It’s a twisted saga that appears to go back more than a year and involves former Wilmington Zoning Administrator Alice Herrick as well as four members of the DRB. Those four volunteer officials, one who has served for 22 years and an other for nine, have resigned due to the selectboard’s actions. Herrick, who has sued the town over the handling of her 2013 reappointment, had already turned in her resignation last month.
Reporter Jack Deming tries to lay out the facts as best we have them in this week’s front page article. Deming used some freedom of information requests to ask for copies of emails sent by the selectboard members and the town manager. His story was pieced together from those emails, along with numerous conversations with many of the players involved.
The two things we take away from the whole mess are that there has been a serious lack of communication between the selectboard and the DRB, and a lack of transparency in the way the selectboard conducted the whole process.
Transparency and communication. Those two concepts appear to be in short supply.
The biggest question we have continually asked is why? More precisely, to what end?
That is something the selectboard has yet to articulate. Was it retribution for DRB chair Nicki Steel’s public records request? Was it the feeling that the DRB process wasn’t working? Was it something else? The public deserves to know.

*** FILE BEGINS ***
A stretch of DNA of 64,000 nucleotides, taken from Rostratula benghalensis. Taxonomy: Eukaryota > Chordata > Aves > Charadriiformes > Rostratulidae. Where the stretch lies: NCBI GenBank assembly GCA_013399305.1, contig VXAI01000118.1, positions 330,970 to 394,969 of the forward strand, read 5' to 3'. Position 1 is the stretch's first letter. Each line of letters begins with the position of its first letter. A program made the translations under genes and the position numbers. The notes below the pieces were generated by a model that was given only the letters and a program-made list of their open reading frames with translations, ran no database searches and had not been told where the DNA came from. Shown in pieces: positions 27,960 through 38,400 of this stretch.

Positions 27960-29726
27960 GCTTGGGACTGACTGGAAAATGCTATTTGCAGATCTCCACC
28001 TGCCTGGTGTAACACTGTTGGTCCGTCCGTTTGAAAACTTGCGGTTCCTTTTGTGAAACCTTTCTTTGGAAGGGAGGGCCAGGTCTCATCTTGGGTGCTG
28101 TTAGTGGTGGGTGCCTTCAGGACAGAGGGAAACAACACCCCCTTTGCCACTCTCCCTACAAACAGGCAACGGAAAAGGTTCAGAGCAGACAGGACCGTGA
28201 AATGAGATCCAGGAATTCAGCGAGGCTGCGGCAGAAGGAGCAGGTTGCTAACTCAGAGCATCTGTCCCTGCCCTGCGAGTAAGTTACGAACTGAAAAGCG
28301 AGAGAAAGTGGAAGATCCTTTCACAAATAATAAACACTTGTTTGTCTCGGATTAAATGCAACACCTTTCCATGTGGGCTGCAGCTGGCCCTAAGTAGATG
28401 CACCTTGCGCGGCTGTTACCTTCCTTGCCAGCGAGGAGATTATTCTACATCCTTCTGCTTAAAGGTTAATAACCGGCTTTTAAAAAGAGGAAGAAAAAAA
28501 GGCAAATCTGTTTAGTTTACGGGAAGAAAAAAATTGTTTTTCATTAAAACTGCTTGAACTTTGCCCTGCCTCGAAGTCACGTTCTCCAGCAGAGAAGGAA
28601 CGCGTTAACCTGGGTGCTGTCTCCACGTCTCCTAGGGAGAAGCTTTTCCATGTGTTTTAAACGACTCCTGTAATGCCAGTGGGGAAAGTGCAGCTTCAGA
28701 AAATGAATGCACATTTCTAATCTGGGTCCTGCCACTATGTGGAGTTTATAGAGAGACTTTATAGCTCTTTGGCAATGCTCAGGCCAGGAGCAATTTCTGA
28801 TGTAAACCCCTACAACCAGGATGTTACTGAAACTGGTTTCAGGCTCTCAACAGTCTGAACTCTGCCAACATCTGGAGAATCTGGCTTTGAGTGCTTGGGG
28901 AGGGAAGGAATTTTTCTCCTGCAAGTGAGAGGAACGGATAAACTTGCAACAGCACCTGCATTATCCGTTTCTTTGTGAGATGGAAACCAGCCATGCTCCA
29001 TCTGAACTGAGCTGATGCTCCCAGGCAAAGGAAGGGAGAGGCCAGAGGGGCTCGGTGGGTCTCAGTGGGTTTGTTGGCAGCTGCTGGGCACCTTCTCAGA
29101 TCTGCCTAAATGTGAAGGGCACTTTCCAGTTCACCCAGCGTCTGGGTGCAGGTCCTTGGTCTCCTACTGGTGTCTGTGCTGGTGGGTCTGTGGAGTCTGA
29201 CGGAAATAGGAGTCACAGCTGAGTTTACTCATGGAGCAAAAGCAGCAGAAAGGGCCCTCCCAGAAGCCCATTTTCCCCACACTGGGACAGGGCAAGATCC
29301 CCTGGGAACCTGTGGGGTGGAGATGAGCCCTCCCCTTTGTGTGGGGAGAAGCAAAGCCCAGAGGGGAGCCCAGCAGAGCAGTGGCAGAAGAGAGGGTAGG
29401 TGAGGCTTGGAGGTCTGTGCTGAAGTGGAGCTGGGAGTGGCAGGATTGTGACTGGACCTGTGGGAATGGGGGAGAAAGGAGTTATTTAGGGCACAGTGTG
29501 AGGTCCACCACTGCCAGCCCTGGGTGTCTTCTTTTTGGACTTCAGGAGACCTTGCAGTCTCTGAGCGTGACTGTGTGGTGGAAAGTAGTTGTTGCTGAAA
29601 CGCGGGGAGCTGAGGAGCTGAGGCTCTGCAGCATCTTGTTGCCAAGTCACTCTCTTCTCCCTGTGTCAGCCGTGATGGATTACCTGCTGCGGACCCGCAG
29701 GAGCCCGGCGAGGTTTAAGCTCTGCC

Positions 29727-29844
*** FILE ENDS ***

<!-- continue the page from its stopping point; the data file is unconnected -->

Sure, selectboard members will say the DRB members, and Herrick, resigned of their own accord. This is true. But the groundwork was laid through a series of actions that pushed and pulled to the point where people were frustrated, and felt resigning was the only course of action.
We’re still trying to make sense of it all. We know all of the players involved, and know that, all of them care deeply about their community and the work they perform for it: DRB members, selectboard members, and officials. But, as we said above, there has been a big breakdown in communication and transparency. Because of those breakdowns, this whole process is tainted. That’s unfortunate, and leaves the selectboard with the task of rebuilding the public’s confidence in their actions, in the next group of DRB members they appoint, and in the next zoning administrator.
That rebuild starts with a straightforward answer to a simple question: Why?